Seniors Housing Business

APR 2018

Seniors Housing Business is the magazine that helps you navigate the evolution of the seniors housing industry.

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Page 32 of 48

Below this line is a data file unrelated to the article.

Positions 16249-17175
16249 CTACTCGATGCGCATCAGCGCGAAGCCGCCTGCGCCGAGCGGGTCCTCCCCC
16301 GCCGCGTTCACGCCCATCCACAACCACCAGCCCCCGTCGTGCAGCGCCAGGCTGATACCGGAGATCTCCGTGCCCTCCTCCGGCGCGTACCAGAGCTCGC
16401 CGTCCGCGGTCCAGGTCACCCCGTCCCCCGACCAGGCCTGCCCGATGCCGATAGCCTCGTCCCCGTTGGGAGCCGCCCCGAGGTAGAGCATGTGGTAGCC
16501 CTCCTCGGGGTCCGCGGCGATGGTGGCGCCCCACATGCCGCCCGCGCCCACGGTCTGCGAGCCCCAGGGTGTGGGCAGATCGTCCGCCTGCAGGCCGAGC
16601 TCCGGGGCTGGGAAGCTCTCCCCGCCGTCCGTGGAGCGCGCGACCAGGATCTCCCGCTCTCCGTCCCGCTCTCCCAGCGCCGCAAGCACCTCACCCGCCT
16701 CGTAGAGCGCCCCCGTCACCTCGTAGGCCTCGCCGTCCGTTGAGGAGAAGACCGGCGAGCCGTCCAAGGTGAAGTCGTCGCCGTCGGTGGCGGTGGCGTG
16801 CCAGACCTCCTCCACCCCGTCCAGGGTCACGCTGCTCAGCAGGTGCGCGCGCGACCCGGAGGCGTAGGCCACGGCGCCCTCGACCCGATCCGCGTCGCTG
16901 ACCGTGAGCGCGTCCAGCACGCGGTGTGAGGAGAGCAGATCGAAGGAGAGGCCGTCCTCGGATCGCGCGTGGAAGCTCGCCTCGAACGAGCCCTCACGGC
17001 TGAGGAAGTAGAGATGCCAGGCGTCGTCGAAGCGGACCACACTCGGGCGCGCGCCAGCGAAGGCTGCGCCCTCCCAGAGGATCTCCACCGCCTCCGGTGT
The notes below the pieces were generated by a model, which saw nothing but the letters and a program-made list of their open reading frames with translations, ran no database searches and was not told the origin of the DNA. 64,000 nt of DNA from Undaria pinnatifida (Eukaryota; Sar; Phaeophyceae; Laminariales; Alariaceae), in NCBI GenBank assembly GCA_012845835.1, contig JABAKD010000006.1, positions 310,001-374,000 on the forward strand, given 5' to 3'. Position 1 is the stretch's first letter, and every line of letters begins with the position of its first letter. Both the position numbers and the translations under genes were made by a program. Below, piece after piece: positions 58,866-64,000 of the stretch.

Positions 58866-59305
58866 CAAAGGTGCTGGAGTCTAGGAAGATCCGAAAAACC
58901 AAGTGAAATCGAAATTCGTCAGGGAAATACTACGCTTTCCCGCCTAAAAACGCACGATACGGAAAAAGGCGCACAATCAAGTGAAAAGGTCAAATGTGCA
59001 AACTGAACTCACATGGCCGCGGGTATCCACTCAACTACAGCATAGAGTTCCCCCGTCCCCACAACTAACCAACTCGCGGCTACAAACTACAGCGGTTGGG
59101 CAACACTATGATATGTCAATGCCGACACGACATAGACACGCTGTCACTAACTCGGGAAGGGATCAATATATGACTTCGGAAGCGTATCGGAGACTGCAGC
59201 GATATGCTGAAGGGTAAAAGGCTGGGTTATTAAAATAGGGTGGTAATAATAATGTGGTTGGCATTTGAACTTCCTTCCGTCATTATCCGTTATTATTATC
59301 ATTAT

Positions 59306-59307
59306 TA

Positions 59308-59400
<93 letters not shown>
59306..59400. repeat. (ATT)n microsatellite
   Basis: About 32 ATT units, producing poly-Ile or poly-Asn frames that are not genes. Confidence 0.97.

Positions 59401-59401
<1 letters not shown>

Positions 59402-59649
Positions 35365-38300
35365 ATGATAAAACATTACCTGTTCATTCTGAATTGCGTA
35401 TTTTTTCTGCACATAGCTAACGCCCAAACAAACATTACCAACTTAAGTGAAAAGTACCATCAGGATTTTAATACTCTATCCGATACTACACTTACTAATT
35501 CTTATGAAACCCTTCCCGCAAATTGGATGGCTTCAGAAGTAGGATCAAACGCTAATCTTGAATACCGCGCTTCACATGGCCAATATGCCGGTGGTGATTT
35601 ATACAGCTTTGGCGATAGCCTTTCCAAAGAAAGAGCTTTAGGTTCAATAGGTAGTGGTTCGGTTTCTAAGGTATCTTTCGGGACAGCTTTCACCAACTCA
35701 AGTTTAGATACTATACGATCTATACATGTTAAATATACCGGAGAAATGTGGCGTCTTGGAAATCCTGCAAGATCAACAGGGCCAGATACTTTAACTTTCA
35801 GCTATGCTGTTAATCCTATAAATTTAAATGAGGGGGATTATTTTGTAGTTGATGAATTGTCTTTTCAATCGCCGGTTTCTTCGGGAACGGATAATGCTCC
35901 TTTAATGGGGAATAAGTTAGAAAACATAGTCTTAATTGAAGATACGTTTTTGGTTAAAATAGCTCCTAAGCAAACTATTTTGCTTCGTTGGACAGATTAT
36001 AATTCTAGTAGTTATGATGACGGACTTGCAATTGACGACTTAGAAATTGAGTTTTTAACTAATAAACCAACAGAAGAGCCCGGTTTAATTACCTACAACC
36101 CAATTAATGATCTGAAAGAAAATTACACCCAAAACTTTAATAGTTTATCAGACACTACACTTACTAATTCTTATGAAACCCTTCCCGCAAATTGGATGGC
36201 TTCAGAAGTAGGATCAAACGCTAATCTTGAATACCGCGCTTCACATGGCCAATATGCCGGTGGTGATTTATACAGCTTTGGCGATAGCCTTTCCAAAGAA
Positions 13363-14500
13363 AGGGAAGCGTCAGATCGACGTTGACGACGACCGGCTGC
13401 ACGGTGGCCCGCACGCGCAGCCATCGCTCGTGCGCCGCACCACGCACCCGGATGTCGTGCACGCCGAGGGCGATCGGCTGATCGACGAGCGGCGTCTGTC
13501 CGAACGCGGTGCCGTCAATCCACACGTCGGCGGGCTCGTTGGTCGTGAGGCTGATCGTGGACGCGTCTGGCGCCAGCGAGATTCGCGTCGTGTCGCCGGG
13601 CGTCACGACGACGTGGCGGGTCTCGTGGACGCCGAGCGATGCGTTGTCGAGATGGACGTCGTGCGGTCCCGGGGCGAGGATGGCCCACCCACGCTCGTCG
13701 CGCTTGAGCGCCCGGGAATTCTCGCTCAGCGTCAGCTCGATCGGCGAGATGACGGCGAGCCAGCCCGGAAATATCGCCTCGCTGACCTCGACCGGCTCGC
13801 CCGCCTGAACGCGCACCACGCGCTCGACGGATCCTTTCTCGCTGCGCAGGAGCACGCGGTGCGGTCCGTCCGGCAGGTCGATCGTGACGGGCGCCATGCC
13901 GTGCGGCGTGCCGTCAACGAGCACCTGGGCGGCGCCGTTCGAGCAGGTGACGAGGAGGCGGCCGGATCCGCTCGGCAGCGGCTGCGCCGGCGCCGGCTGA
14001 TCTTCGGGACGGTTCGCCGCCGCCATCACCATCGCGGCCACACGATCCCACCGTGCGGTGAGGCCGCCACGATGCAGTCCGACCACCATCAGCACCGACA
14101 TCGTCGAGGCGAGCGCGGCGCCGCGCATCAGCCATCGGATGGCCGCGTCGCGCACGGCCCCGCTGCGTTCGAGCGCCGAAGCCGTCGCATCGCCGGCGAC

32 Seniors Housing Business n April 2018 By Bendix Anderson Since the Republican-led Congress passed its comprehensive reform of the nation's tax code at the end of 2017, developers are finding it increasingly difficult to raise money to build new affordable housing for seniors. "You have to look under every rock for fund- ing," says Michelle Norris, executive vice presi- dent of external affairs and strategic initiatives for National Church Residences, a nonprofit developer of affordable seniors housing based in Columbus, Ohio. Nearly all the new affordable housing built in the United States is financed with money raised through the federal low-income hous- ing tax credit (LIHTC) program. The buyers are typically large companies such as national banks. Those corporations are now paying less for tax benefits as a result of the Tax Cuts and Jobs Act signed into law by President Trump on Dec. 22, 2017. That means less available funds for affordable development. Congress increased the amount of LIHTCs available in the federal budget for fiscal 2019, signed into law in March of this year. It will be a big help, but not enough to undo the damage done by tax reform. "While these LIHTC provisions together could increase affordable rental housing pro- duction and preservation by more than 28,400 homes, they would not offset the 235,000 affordable rental home deficit because of tax reform," according to an analysis by Novogra- dac & Co., an accounting firm with a specialty in affordable housing based in San Francisco. In the short term, developers who made plans to build before tax reform now have to fill the holes in their development budgets. They are turning to local and state housing pro- grams for new funding — and that takes time. "It now takes a project six months to maybe a year longer than it once did to get under con- struction," says Norris. In the long term, the shortage of cash will make it even more difficult for seniors housing developers to keep up with the need for afford- able seniors housing, which increases with each passing year. LIHTCs survive tax reform However, developers of affordable housing do have reason to celebrate — they are still in business. Congress not only opted to keep the LIHTC program in place, but passed an expan- sion of the program in March. Developers are even finding new ways to bring health services to their residents (see sidebar). The last time Congress revised the federal tax code in 1986, it removed a whole generation of federal housing programs. Housing advocates worried that this time Congress would wipe out the LIHTC program established under Sec- tion 42 of the Internal Revenue Code. Congress has been trying to pass a reform of the tax code for almost a decade. Through all those years, housing advocates such as the Affordable Housing Tax Credit Coalition and the National Housing Conference have met with legislators, toured affordable housing properties and invited them to ribbon cuttings to show off the LIHTC program. Even with all of that work, the first proposal for tax reform from the House of Representa- tives only preserved half of the program. It kept the competitive LIHTC program, in which state housing officials hand out reservations of tax credits every year to developers, typically in statewide competitions. It erased the federal tax-exempt bond pro- gram, which pairs LIHTCs with low-interest, tax-exempt bond loans — a financing recipe that has become more and more effective in recent years. Since 2016, the tax-exempt bond program has financed half of the housing units built or renovated with LIHTCs The House proposal set off a frantic effort by housing advocates and the affordable housing industry. "There was a six-week sprint to save the bonds," says Jennifer Schwartz, assistant director for tax policy and advocacy for the National Council of State Housing Agencies. The final version of tax reform signed into law late last December includes both of the two parts of the LIHTC program. The tax reform measure also preserved other community development programs such as historic rehabilitation tax cred- its, which help pay for the restoration of historic buildings, and New Markets Tax Credits. Falling prices for LIHTCs But tax reform still creates a challenge for affordable housing developers. The whole aim of tax reform was to lower the top corporate tax rate from 35 percent, in addition to chop- ping away many loopholes and tax benefits. The new corporate rate is 21 percent, an even deeper cut than the 25 percent many investors were expecting. The lower tax rate lessens the value of tax benefits like LIHTCs, which investors receive over a 10-year period. Corporations now have less need to lower their tax burden and less certainty that they will need tax benefits for the long term. Investors responded immediately to the like- Affordable Housing Faces New Headwinds n Development Tax reform eases financial burden on corporations, but reduces their incentive to invest in federal low-income housing tax credit program. Volunteers of America recently opened Meadows at Montbello in Denver. The property includes a service coordinator who can link residents to providers that bring health services to the property without an on-staff nurse.

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